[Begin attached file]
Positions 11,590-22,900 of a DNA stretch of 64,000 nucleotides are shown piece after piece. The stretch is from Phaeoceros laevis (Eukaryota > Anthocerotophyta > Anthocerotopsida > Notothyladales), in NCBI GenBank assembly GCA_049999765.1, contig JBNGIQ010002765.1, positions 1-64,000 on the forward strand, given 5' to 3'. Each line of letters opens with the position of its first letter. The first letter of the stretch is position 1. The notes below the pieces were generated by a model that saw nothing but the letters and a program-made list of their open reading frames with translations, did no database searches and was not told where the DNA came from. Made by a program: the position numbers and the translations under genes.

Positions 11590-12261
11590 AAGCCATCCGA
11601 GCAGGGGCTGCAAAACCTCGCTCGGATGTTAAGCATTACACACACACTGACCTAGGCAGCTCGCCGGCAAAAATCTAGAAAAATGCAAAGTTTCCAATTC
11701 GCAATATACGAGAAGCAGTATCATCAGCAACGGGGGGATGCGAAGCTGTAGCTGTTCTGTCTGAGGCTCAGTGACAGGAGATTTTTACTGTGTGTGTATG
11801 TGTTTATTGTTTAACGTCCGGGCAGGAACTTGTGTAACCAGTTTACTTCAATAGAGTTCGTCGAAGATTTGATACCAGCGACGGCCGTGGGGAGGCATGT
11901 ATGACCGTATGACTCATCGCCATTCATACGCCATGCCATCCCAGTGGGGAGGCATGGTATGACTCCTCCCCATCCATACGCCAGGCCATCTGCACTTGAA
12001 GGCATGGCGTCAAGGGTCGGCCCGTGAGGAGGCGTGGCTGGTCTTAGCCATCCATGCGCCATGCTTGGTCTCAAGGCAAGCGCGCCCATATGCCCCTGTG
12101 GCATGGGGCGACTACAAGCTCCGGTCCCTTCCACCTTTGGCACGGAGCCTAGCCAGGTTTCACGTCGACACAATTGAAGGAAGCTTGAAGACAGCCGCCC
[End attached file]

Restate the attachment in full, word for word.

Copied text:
Positions 11,590-22,900 of a DNA stretch of 64,000 nucleotides are shown piece after piece. The stretch is from Phaeoceros laevis (Eukaryota > Anthocerotophyta > Anthocerotopsida > Notothyladales), in NCBI GenBank assembly GCA_049999765.1, contig JBNGIQ010002765.1, positions 1-64,000 on the forward strand, given 5' to 3'. Each line of letters opens with the position of its first letter. The first letter of the stretch is position 1. The notes below the pieces were generated by a model that saw nothing but the letters and a program-made list of their open reading frames with translations, did no database searches and was not told where the DNA came from. Made by a program: the position numbers and the translations under genes.

Positions 11590-12261
11590 AAGCCATCCGA
11601 GCAGGGGCTGCAAAACCTCGCTCGGATGTTAAGCATTACACACACACTGACCTAGGCAGCTCGCCGGCAAAAATCTAGAAAAATGCAAAGTTTCCAATTC
11701 GCAATATACGAGAAGCAGTATCATCAGCAACGGGGGGATGCGAAGCTGTAGCTGTTCTGTCTGAGGCTCAGTGACAGGAGATTTTTACTGTGTGTGTATG
11801 TGTTTATTGTTTAACGTCCGGGCAGGAACTTGTGTAACCAGTTTACTTCAATAGAGTTCGTCGAAGATTTGATACCAGCGACGGCCGTGGGGAGGCATGT
11901 ATGACCGTATGACTCATCGCCATTCATACGCCATGCCATCCCAGTGGGGAGGCATGGTATGACTCCTCCCCATCCATACGCCAGGCCATCTGCACTTGAA
12001 GGCATGGCGTCAAGGGTCGGCCCGTGAGGAGGCGTGGCTGGTCTTAGCCATCCATGCGCCATGCTTGGTCTCAAGGCAAGCGCGCCCATATGCCCCTGTG
12101 GCATGGGGCGACTACAAGCTCCGGTCCCTTCCACCTTTGGCACGGAGCCTAGCCAGGTTTCACGTCGACACAATTGAAGGAAGCTTGAAGACAGCCGCCC